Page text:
LONDON — If world soccer’s transfer record is obliterated by Neymar’s move to Paris Saint-Germain, it will be a coup for the French club – as well as its owners from the energy-rich emirate of Qatar.

By signing the Brazilian star for its flagship sporting asset, Qatar would project a business-as-usual image to foreign allies and investors after two months locked in a bitter diplomatic dispute with its neighbors.

While a footnote in monetary terms in Qatar’s wider investment portfolio, the immensely wealthy 2022 World Cup host nation has long used sports as a way to elevate its stature. Signing one of the most recognizable and marketable figures in the sports world would be an extravagant demonstration of that.

Meeting Neymar’s mandatory fee of $262 million would be the most significant move yet to join the soccer elite by PSG as it prepares for its seventh season under ownership closely linked to Qatar’s ruling family.

“They are trying to literally score a point here,” said Christopher Davidson, who teaches Middle East politics at Durham University in northeast England. “It sounds like a lot of money but given the stakes are hundreds of billions of dollars because of the World Cup, Neymar will be seen as a sound investment by Qatar.

“It proves they have the funds available and have some liquidity to still be taken seriously.”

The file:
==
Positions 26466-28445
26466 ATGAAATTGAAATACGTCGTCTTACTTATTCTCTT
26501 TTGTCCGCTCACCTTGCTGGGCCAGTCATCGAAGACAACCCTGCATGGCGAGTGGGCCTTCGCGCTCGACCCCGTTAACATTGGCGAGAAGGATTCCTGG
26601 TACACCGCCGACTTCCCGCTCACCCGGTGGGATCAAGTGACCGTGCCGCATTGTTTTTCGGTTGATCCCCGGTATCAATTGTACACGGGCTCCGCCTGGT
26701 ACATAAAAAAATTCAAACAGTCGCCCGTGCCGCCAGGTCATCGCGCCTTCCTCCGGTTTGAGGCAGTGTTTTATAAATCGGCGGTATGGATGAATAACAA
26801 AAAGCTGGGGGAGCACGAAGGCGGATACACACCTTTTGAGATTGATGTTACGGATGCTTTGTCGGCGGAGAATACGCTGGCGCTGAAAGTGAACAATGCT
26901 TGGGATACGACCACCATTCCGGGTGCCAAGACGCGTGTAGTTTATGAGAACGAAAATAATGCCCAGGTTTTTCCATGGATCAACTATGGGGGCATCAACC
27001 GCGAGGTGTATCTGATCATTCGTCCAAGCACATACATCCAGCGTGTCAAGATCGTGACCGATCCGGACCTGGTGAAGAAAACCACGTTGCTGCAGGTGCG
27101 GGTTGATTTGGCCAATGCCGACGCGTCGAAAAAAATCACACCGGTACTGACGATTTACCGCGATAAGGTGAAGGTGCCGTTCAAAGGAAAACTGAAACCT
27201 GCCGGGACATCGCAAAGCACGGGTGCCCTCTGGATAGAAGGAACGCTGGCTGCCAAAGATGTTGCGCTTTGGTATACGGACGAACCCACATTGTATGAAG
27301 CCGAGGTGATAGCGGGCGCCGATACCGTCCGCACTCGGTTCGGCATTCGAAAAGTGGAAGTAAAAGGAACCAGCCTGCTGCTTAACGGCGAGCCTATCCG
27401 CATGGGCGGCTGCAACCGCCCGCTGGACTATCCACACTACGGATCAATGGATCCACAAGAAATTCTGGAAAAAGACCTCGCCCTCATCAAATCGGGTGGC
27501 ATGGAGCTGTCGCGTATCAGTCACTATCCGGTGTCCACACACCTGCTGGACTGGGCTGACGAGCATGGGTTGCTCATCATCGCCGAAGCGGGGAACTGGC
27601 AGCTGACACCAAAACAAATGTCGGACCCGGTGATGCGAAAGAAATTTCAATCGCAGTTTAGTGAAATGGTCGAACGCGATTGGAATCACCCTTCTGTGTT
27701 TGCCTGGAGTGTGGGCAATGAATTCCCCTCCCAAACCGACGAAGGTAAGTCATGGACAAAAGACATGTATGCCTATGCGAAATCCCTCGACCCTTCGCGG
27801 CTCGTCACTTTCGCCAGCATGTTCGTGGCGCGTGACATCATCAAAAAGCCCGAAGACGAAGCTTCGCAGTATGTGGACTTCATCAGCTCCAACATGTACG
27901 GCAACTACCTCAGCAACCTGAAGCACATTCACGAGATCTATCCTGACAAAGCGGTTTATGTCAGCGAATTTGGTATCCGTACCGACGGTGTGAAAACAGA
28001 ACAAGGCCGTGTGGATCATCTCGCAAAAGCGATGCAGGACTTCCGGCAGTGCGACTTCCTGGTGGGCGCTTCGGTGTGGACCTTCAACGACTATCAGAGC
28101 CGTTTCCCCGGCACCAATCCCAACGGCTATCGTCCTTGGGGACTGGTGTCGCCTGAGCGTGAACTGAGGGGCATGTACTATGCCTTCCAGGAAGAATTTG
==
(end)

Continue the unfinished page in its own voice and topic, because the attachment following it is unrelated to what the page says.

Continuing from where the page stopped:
Qatar has been waging an international public relations offensive to fend off accusations by Saudi Arabia, the United Arab Emirates, Egypt and Bahrain that it supports extremists.

Qatar strongly denies the allegation and sees the boycott by regional rivals as a politically motivated attempt to change its foreign policy and undermine its sovereignty, with the natural gas-rich country’s only land border sealed off.

Soccer stars haven’t been deterred from flying in, helping give the impression the desert nation is weathering the boycott.

Barcelona players Gerard Pique, Sergio Busquets and Jordi Alba recently visited a soccer academy and greeted fans at a mall in the Qatari capital. Alba was photographed signing a shirt with a now-iconic image of Qatari Emir Sheikh Tamim bin Hamad Al Thani that has become a symbol of resistance to the boycott. That came after Spain’s Xavi Hernandez released a video message calling for an “end to the blockade against Qatar.”